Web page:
From his Nash County farm, Jack Finch helped reverse a generation of eastern bluebird decline, bringing back the flicker of so many bright wings that locals nicknamed him “The Birdman of Bailey.”
His motive was simple: He’d watched his winged friends slowly disappear, victims of oil-fired heaters in tobacco barns whose vented pipes acted like bluebird traps. So one day in 1971, Finch and his son, Dan, hammered together seven little boxes. Two days later, the flashes of blue appeared again.
Finch died in 2006, having founded Homes for Bluebirds and won national praise as a conservationist, but his son keeps the box-building ethic alive at Finch Nursery in Bailey. The nursery grows its own trees and cuts timber in its own sawmill, turning out 5,000 boxes a year, all of them built by longtime nursery worker Cecil High.
But Dan will tell you even today that his father didn’t really design any of those boxes. The bluebirds did.
“Dad came to realize that it’s not the male that excites the female,” he says. “Take 100 females and 100 males, put them in a room, and they will not mate. What excites the female is the nesting site. The house.”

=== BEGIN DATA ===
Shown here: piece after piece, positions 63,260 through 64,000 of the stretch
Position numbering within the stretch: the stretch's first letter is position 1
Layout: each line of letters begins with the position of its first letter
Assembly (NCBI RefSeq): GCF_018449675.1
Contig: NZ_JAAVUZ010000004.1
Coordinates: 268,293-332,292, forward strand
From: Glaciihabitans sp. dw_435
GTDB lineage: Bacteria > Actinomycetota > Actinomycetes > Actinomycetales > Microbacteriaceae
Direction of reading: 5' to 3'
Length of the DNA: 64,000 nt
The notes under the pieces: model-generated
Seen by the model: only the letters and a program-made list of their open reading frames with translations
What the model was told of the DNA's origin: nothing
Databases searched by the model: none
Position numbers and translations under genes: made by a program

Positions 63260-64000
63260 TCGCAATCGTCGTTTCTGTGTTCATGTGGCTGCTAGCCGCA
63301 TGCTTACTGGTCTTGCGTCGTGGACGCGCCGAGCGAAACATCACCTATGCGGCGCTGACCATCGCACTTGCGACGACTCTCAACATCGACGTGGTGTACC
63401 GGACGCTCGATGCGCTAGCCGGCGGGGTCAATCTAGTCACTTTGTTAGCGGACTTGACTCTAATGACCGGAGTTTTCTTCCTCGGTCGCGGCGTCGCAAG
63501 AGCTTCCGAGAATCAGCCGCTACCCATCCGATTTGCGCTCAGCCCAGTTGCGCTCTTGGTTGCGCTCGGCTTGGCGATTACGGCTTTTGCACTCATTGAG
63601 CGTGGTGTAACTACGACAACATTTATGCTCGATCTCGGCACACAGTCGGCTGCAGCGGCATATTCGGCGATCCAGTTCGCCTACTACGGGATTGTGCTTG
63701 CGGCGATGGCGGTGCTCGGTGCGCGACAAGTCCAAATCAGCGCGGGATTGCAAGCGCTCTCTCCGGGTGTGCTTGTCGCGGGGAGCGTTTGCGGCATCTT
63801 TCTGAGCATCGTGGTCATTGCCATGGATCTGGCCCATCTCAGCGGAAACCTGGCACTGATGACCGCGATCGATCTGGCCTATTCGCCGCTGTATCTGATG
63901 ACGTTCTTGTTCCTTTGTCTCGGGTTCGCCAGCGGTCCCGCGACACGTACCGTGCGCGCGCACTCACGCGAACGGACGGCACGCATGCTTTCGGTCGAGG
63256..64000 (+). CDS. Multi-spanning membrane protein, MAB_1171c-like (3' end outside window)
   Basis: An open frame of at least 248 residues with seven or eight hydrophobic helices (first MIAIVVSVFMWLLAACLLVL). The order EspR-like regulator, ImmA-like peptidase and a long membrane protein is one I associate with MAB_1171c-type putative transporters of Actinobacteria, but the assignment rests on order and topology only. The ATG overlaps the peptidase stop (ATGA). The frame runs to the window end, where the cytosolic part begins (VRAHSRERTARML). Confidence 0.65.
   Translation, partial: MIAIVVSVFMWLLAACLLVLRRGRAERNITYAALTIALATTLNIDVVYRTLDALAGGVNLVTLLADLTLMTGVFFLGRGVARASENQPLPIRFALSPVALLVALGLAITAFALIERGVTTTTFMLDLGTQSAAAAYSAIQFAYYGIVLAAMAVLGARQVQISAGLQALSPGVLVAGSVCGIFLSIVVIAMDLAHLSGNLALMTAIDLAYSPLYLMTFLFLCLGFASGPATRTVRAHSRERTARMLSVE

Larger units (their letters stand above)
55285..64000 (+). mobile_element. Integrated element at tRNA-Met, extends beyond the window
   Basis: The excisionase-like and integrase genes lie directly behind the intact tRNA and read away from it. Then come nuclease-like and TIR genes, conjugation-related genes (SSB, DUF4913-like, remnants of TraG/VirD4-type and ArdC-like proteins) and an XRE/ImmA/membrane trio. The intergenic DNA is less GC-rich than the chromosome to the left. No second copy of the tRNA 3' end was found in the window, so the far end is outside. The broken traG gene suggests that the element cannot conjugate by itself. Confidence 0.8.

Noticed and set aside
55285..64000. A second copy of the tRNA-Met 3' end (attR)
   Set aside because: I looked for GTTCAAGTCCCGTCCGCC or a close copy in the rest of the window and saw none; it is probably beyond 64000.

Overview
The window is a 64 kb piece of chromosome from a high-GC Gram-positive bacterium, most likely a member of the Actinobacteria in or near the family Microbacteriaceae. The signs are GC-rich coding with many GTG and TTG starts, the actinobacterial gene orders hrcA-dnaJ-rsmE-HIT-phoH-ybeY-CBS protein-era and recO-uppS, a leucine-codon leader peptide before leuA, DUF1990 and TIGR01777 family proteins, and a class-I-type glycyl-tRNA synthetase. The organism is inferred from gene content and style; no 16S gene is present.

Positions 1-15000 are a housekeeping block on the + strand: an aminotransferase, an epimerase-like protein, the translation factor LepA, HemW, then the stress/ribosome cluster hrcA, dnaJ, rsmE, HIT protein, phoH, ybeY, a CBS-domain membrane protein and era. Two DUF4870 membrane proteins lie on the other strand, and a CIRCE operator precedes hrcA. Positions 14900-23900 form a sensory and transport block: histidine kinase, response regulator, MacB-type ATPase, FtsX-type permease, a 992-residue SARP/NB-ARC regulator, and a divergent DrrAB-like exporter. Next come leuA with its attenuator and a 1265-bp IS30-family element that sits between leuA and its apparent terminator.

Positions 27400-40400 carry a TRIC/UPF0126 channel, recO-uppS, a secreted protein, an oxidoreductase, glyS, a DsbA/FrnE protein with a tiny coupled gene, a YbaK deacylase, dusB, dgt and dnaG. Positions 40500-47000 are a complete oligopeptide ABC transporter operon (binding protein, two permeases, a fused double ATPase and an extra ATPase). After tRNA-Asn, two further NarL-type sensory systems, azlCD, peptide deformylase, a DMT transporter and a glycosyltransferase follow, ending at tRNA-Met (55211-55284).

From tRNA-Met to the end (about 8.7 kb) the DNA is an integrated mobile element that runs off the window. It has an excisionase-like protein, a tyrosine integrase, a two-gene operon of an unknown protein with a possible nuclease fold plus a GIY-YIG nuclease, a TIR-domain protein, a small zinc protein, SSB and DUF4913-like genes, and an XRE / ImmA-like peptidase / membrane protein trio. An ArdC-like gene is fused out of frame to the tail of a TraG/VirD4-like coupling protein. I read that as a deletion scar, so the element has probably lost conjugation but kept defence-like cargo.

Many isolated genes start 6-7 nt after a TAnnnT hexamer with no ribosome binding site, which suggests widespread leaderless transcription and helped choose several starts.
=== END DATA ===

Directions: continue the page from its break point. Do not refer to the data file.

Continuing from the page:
Bluebirds have long symbolized all that is carefree and lighthearted. But in a lifetime of building bluebird houses, Jack Finch learned this avian truth: Bluebirds do not compromise. They will not shrug their shoulders and take whatever knothole life affords them, regardless of the amount of sunshine headed their way.
The box must be the right size, not so shallow that a rival starling could stick its beak in the nest. The hole must be the right diameter, not so accommodating that an invading egg-eater might squeeze through. Bluebirds like wide-open fields. They like ventilation holes. If the house doesn’t suit the female, no young bluebirds will be born there.
Finch tried all manner of sizes and shapes, but he settled on the variety that sold quickest on the bluebird market: 11 inches tall, 6 inches wide, 6 inches deep, and lined with aluminum to deter woodpeckers.
The Finches know bluebirds are tough customers. But it’s worth the work to have such good neighbors.
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Learn more at danfinch.com.